It's been called the "devil frog" and the "armoured frog from hell", but those English labels don't quite capture the delightfully sinister ring of its genus name: Beelzebufo. (Bufo=toad; Beelzebub – well, you know who he is.)

First described in 2008, Beelzebufo ampinga was an oversized and well-armoured frog of Late Cretaceous Madagascar, with some estimates putting its weight at around 4.5 kilograms (10 pounds) – that's heftier than the heftiest of living anurans (frogs and toads), the goliath frog of West Africa. From the start, palaeontologists pegged this prehistoric amphibian-beast, on the scene some 65 to 70 million years ago, as a potentially very formidable predator, based on its heft and big-mouthed architecture alone. Now, a new analysis clarifies just how formidable the creature may have been.

In a paper just published in Scientific Reports, a team of American, British and Australian scientists estimated Beelzebufo's potential chomping power by measuring the bite force of the present-day Cranwell's horned frog. This species belongs to the genus Ceratophrys: the well-known South American horned frogs, also nicknamed "Pacman frogs' or "hopping heads" for their whopping mouths. These amphibians are morphologically very similar to the "devil frog" of bygone Madagascar.

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South American horned frogs, also known as the Pacman frogs, have tremendous bite force. Image: Kristopher Lappin

Whereas most living frogs have pretty weak jaws, relying mainly on tongue action to catch and subdue small prey, Ceratophrys species boast a heavier-duty bite thanks to disproportionately broad and short heads, robust skulls, big jaw-adductor muscles and sharp, recurved teeth with thick bases (plus a pair of genuine fangs). Such business-end anatomy allows the sit-and-wait hunters to tackle prey as large as lizards, birds and small mammals.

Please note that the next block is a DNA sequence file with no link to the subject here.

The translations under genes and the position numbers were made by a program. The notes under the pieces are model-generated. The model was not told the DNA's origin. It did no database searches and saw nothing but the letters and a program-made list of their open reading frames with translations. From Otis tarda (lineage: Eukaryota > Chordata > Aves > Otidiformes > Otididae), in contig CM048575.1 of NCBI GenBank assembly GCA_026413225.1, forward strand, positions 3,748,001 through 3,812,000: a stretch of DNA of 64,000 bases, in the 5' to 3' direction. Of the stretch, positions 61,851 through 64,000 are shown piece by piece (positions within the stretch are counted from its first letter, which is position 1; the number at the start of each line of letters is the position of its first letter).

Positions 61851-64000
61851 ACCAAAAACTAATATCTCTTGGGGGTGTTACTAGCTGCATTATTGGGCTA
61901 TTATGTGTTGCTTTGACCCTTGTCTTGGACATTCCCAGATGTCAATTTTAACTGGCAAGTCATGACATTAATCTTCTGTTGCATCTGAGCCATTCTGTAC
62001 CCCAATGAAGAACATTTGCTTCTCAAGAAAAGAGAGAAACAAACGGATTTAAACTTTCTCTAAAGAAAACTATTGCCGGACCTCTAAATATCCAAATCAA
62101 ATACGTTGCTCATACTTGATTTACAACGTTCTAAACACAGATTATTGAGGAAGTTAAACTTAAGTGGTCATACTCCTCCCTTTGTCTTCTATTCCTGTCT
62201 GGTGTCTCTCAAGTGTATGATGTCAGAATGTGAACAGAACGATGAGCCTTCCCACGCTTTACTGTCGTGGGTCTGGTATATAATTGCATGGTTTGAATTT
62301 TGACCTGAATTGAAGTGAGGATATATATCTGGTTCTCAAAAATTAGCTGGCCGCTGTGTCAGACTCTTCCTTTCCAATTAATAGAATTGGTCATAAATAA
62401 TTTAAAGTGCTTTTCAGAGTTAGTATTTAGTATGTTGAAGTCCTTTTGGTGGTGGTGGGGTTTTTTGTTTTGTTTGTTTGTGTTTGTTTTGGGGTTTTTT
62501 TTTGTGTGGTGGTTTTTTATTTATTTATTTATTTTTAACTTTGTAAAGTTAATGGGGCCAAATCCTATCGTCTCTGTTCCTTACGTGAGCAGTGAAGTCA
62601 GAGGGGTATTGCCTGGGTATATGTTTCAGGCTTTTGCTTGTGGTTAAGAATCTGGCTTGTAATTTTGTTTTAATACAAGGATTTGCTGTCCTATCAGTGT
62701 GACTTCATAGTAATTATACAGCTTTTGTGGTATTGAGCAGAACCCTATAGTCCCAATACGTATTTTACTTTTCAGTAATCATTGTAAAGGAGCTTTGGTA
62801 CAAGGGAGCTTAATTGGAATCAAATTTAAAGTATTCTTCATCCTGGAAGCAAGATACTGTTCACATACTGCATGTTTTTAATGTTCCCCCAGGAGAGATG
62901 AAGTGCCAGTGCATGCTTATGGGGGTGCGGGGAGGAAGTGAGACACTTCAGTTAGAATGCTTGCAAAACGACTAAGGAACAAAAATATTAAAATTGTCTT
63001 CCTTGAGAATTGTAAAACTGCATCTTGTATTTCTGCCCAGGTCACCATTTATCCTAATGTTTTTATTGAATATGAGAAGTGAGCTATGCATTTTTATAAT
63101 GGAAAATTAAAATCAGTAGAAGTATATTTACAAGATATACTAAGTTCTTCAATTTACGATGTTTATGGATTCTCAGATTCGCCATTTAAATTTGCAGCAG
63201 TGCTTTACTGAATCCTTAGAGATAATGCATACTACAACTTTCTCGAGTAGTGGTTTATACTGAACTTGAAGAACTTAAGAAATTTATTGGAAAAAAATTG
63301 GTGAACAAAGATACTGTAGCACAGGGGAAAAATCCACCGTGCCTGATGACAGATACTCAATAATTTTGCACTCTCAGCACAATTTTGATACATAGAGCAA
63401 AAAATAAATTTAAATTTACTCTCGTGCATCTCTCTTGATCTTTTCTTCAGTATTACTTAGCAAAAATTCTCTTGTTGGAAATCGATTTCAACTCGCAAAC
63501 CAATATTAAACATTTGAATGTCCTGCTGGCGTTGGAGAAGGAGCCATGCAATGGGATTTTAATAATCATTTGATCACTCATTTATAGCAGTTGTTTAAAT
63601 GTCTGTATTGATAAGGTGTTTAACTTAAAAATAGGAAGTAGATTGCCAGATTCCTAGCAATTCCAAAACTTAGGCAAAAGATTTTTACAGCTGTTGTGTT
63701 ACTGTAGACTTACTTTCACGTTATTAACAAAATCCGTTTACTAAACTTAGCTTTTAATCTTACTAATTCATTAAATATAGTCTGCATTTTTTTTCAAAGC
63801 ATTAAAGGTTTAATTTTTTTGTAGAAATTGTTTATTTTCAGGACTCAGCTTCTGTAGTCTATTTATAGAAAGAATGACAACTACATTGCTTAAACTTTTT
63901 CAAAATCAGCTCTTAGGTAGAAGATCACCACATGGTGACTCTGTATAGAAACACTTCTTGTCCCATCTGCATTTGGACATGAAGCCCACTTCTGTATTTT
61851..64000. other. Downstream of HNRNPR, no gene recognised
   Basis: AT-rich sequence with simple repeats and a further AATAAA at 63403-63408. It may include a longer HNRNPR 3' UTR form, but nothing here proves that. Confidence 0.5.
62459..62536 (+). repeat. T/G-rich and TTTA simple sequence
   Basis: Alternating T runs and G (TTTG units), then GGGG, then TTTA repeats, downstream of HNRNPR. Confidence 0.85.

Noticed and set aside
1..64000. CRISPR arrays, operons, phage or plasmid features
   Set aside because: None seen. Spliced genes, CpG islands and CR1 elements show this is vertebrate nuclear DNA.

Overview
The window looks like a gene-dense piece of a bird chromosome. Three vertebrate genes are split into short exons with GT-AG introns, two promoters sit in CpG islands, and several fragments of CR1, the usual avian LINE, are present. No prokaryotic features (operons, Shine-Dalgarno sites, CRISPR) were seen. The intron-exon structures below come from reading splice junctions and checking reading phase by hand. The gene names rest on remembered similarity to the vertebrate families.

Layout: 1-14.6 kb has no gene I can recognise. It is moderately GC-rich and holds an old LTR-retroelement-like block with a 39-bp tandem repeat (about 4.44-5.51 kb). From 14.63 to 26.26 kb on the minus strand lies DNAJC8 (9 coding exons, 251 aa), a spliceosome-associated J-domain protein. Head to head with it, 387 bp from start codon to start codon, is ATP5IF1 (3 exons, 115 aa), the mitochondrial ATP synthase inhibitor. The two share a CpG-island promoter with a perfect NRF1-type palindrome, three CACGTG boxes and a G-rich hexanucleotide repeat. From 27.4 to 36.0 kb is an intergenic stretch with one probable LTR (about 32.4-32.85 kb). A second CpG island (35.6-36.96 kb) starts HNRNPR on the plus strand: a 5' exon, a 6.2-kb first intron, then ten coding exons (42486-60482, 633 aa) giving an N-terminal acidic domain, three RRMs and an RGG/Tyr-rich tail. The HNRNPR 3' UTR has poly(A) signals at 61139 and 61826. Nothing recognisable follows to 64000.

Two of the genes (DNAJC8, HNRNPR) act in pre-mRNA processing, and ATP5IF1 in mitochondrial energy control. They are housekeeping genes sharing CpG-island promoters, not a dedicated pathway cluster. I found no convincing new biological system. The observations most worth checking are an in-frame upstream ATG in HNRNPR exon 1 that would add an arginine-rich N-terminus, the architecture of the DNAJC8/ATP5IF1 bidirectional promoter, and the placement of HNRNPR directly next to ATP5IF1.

After measuring the biting oomph of different-sized Cranwell's horned frogs using a force transducer, the researchers scaled up to estimate the bite force of both a very big museum specimen of another Ceratophrys species, the Brazilian horned frog, and the extinct titan Beelzebufo – reasonable given the similar shape and proportions of the frogs' heads and jaw musculature.

The results postulate that a large Beelzebufo with a head width of 154 millimetres could exert about 2,214 newtons (N) – some 226 kilograms-force (498 pounds-force) – at the midpoint of its jaws. That's comparable to the bite force of the biggest of big cats, lions and tigers, and exceeds by up to 25 percent that of a crocodilian of the same head width.

A jaw-punch of that magnitude would, the scientists speculate, put such respectable quarry as small crocodiles on the devil frog's potential menu. The rock of Madagascar's Maevarano Formation, from which Beelzebufo was discovered, has also yielded fossils of diverse dinosaur neighbours such as the little theropod Rahonavis. "At this bite force, Beelzebufo would have been capable of subduing the small and juvenile dinosaurs that shared its environment," the University of Adelaide's Dr Marc Jones, one of the authors of the study, said in a press release.

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An artist's depiction of Beelzebufo ampinga munching on a small theropod dinosaur. Image: Nobu Tamura/Wikimedia Commons

It's certainly intriguing to imagine Beelzebufo employing the same explosive ambush strategy as today's South American horned frogs: just replace snakes and rodents with unwary dino hatchlings.

"This is the first time bite force has been measured in a frog," Professor Kristopher Lappin of California State Polytechnic University-Pomona, the study's lead author, said in the press release. "And, speaking from experience, horned frogs have quite an impressive bite, and they tend to not let go. The bite of a large Beelzebufo would have been remarkable, definitely not something I would want to experience firsthand."



Top header image: Roger Le Guen/Flickr